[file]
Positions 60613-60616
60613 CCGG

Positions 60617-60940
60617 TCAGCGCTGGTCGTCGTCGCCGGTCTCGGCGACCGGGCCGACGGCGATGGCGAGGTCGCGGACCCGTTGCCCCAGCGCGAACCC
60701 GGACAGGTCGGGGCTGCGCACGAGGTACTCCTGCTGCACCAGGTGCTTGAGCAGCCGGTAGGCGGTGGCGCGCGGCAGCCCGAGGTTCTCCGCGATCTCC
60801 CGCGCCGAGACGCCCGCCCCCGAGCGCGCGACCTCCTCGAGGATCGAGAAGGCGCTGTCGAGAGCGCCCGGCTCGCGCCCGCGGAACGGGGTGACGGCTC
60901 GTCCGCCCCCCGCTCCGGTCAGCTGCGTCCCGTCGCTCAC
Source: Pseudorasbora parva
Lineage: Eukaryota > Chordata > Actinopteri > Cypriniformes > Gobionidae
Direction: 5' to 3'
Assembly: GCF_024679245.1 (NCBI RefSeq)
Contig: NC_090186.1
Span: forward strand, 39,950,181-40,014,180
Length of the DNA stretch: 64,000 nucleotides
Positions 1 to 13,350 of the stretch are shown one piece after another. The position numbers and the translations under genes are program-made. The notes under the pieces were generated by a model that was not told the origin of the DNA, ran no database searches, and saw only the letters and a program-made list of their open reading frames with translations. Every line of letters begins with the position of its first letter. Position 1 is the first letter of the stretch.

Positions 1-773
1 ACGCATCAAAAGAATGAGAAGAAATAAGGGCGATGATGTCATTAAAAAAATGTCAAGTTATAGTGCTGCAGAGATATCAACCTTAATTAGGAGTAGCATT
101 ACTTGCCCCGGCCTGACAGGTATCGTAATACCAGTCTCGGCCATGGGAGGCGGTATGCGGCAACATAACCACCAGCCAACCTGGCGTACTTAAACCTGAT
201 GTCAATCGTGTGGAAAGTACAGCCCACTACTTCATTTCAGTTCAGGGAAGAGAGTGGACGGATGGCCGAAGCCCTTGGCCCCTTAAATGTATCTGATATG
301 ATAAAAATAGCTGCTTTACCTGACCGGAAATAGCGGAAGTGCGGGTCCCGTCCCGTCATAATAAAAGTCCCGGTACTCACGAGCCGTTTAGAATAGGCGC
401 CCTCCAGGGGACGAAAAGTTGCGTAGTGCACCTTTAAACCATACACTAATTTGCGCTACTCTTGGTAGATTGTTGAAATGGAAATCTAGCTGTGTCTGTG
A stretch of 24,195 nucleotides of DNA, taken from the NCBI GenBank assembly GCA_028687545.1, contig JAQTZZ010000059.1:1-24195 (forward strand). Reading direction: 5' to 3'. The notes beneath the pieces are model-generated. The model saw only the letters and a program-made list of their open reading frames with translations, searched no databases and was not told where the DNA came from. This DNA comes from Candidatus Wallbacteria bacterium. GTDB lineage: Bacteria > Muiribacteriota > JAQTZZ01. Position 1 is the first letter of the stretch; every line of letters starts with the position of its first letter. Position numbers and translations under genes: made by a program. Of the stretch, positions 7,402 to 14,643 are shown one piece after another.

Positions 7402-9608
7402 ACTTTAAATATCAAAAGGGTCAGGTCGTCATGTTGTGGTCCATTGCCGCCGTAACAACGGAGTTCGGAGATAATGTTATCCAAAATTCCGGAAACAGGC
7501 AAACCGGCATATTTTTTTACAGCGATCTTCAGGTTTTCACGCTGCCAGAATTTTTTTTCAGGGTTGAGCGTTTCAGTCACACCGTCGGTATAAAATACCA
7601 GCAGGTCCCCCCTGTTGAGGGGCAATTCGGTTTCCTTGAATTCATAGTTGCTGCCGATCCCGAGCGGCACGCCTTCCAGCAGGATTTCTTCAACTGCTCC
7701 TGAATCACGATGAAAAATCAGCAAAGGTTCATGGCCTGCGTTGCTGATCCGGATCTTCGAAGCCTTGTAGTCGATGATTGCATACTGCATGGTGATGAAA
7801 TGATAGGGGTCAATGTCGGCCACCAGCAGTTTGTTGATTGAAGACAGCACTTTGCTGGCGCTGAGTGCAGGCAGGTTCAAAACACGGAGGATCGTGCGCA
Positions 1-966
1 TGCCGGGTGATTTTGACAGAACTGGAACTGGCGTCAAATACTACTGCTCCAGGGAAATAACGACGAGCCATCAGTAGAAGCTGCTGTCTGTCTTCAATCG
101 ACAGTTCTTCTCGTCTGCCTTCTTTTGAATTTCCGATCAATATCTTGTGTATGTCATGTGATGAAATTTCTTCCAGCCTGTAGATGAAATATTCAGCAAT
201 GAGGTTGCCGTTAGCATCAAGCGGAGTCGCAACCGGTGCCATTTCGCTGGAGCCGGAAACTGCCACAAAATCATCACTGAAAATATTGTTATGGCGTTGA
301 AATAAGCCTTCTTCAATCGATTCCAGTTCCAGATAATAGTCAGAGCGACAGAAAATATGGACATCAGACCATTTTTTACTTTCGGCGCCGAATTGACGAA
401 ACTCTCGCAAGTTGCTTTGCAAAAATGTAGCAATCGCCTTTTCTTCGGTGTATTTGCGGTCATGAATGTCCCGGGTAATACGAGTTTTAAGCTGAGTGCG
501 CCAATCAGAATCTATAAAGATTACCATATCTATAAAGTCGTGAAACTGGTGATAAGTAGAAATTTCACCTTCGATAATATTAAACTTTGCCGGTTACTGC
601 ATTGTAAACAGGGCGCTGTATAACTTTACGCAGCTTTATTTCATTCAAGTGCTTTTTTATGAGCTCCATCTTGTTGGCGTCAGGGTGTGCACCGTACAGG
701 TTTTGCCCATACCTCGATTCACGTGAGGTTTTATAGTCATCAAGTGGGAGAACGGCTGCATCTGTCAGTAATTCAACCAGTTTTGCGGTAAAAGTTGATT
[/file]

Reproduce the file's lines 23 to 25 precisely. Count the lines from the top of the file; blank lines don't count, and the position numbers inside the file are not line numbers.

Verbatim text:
Positions 7402-9608
7402 ACTTTAAATATCAAAAGGGTCAGGTCGTCATGTTGTGGTCCATTGCCGCCGTAACAACGGAGTTCGGAGATAATGTTATCCAAAATTCCGGAAACAGGC
7501 AAACCGGCATATTTTTTTACAGCGATCTTCAGGTTTTCACGCTGCCAGAATTTTTTTTCAGGGTTGAGCGTTTCAGTCACACCGTCGGTATAAAATACCA